Harmless nectar source or deadly trap: Nepenthes pitchers are activated by rain, condensation and nectar

Department of Zoology, University of Cambridge, Downing Street, Cambridge CB2 3EJ, UK.
Proceedings of the Royal Society B: Biological Sciences (Impact Factor: 5.05). 03/2008; 275(1632):259-65. DOI: 10.1098/rspb.2007.1402
Source: PubMed


The leaves of Nepenthes pitcher plants are specialized pitfall traps which capture and digest arthropod prey. In many species, insects become trapped by 'aquaplaning' on the wet pitcher rim (peristome). Here we investigate the ecological implications of this capture mechanism in Nepenthes rafflesiana var. typica. We combine meteorological data and continuous field measurements of peristome wetness using electrical conductance with experimental assessments of the pitchers' capture efficiency. Our results demonstrate that pitchers can be highly effective traps with capture rates as high as 80% but completely ineffective at other times. These dramatic changes are due to the wetting condition of the peristome. Variation of peristome wetness and capture efficiency was perfectly synchronous, and caused by rain, condensation and nectar secreted from peristome nectaries. The presence of nectar on the peristome increased surface wetness mainly indirectly by its hygroscopic properties. Experiments confirmed that pitchers with removed peristome nectaries remained generally drier and captured prey less efficiently than untreated controls. This role of nectar in prey capture represents a novel function of plant nectar. We propose that the intermittent and unpredictable activation of Nepenthes pitcher traps facilitates ant recruitment and constitutes a strategy to maximize prey capture.

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    • "Capillary action between the ridges also renders the peristome highly wettable , and it has been shown that a wetted peristome provides very little traction for insect feet, effectively causing the prey to 'aquaplane' and slip into the pitcher. Conversely, many insect visitors have little trouble safely traversing the peristome when it is dry (Bohn and Federle, 2004; Bauer et al., 2008, 2009, 2011, 2012a, b). The width of the peristome (and thus its presumed effectiveness as a conveying surface) varies considerably among species. "
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    ABSTRACT: Background and Aims Nepenthes (Nepenthaceae, approx. 120 species) are carnivorous pitcher plants with a centre of diversity comprising the Philippines, Borneo, Sumatra and Sulawesi. Nepenthes pitchers use three main mechanisms for capturing prey: epicuticular waxes inside the pitcher; a wettable peristome (a collar-shaped structure around the opening); and viscoelastic fluid. Previous studies have provided evidence suggesting that the first mechanism may be more suited to seasonal climates, whereas the latter two might be more suited to perhumid environments. In this study, this idea was tested using climate envelope modelling.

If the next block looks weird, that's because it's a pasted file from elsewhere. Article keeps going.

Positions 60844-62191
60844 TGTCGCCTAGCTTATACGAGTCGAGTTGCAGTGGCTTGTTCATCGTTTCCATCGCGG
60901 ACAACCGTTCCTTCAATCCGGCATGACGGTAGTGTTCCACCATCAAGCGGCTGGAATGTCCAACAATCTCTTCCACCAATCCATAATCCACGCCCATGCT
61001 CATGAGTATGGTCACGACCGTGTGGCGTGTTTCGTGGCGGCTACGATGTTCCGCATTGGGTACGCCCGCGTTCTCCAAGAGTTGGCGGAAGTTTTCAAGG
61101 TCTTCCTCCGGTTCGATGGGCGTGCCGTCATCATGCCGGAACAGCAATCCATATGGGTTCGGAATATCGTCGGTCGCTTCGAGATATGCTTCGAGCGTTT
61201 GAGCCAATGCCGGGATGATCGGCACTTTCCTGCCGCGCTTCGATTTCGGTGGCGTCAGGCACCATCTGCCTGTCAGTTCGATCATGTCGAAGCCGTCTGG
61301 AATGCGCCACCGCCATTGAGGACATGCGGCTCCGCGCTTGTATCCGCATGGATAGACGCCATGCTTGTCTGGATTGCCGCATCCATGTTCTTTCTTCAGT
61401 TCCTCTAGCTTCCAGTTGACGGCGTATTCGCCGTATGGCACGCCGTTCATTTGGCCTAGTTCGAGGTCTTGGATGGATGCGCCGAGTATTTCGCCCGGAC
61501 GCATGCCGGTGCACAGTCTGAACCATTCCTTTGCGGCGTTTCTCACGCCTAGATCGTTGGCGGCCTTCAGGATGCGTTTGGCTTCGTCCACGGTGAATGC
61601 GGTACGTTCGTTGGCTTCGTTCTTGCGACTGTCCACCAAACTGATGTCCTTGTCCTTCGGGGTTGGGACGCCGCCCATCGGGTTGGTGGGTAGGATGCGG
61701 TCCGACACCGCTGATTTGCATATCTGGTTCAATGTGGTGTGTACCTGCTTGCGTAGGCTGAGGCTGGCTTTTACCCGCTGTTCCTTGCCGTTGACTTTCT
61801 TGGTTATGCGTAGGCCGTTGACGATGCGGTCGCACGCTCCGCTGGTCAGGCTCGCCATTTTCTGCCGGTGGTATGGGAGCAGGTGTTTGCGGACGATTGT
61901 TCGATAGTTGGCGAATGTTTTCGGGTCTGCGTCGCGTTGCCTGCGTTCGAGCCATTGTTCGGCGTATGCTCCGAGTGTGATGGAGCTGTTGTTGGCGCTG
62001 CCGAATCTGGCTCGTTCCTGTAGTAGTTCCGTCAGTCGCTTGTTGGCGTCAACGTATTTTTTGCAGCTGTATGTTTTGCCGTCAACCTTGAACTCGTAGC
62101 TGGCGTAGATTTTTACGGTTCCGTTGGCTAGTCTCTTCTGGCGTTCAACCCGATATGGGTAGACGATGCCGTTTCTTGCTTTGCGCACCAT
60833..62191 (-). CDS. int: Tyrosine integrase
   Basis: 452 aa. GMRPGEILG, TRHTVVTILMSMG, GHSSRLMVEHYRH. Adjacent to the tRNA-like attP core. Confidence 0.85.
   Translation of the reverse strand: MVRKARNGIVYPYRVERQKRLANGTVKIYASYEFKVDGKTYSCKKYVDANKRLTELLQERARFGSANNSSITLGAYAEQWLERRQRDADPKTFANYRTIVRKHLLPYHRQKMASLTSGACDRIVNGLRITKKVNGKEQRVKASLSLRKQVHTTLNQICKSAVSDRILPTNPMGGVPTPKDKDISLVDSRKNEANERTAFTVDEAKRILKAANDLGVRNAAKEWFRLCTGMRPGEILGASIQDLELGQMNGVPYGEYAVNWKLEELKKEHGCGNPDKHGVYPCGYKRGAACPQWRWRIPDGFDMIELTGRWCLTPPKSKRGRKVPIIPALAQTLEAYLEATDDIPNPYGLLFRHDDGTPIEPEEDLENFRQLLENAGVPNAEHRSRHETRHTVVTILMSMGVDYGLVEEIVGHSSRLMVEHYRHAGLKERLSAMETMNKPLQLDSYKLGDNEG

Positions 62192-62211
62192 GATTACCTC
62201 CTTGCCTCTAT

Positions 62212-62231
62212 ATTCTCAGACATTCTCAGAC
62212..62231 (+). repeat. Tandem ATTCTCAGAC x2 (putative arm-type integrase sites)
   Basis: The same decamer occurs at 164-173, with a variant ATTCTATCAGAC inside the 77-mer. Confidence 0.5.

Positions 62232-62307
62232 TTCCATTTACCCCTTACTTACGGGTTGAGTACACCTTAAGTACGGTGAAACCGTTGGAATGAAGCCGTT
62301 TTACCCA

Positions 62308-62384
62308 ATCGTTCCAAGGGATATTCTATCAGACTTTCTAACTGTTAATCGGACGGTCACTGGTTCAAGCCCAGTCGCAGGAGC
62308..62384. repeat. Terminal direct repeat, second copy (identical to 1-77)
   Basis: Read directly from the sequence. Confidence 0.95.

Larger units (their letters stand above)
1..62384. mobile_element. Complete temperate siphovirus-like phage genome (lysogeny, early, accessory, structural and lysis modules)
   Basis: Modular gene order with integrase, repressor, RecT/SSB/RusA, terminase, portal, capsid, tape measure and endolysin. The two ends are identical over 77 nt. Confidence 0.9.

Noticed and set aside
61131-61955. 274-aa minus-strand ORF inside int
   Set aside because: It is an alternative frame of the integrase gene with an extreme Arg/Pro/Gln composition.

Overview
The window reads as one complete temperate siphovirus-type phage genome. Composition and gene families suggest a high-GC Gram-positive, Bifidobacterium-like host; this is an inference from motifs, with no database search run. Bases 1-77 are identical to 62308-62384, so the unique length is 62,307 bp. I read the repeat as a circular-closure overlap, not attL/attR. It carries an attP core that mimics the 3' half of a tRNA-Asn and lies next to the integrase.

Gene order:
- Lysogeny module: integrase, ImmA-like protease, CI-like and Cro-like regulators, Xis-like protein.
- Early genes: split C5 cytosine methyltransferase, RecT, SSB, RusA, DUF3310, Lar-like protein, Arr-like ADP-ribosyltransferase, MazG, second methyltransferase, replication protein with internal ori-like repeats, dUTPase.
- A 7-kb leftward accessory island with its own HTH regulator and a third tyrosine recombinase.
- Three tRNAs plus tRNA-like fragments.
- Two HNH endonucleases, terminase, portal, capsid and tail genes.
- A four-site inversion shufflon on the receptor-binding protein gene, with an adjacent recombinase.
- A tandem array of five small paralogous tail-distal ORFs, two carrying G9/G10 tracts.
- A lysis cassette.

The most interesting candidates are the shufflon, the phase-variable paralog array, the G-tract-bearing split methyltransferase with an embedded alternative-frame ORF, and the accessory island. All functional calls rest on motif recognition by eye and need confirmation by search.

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    • "Due to its wetness-dependence, the peristome only activates the trap intermittently, and visiting insects can safely harvest nectar during inactive (i.e. dry) times [15]. By this means, the plant may promote the survival of ‘scout’ ants that ultimately recruit larger numbers of worker ants to the trap. "
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    ABSTRACT: Carnivorous pitcher plants capture prey with modified leaves (pitchers), using diverse mechanisms such as 'insect aquaplaning' on the wet pitcher rim, slippery wax crystals on the inner pitcher wall, and viscoelastic retentive fluids. Here we describe a new trapping mechanism for Nepenthes gracilis which has evolved a unique, semi-slippery wax crystal surface on the underside of the pitcher lid and utilises the impact of rain drops to 'flick' insects into the trap. Depending on the experimental conditions (simulated 'rain', wet after 'rain', or dry), insects were captured mainly by the lid, the peristome, or the inner pitcher wall, respectively. The application of an anti-slip coating to the lower lid surface reduced prey capture in the field. Compared to sympatric N. rafflesiana, N. gracilis pitchers secreted more nectar under the lid and less on the peristome, thereby directing prey mainly towards the lid. The direct contribution to prey capture represents a novel function of the pitcher lid.
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    • "Insects have evolved numerous adaptations to enable them to move rapidly across natural surfaces within their ecological niches. Efficient adhesion is crucial for many different aspects of an insect's life, such as mating and oviposition (Bitar et al., 2009; Bitar et al., 2010), foraging and prey capture (Hölldobler and Wilson, 1990; Bauer et al., 2008), defence (Eisner and Aneshansley, 2000; Betz and Kolsch, 2004) and the selection and construction of nesting sites (Federle et al., 1997), especially for arboreal insects (Federle et al., 2002). When surfaces are rough, insects can utilise their tarsal claws to attach to surface asperities (Federle et al., 2002). "
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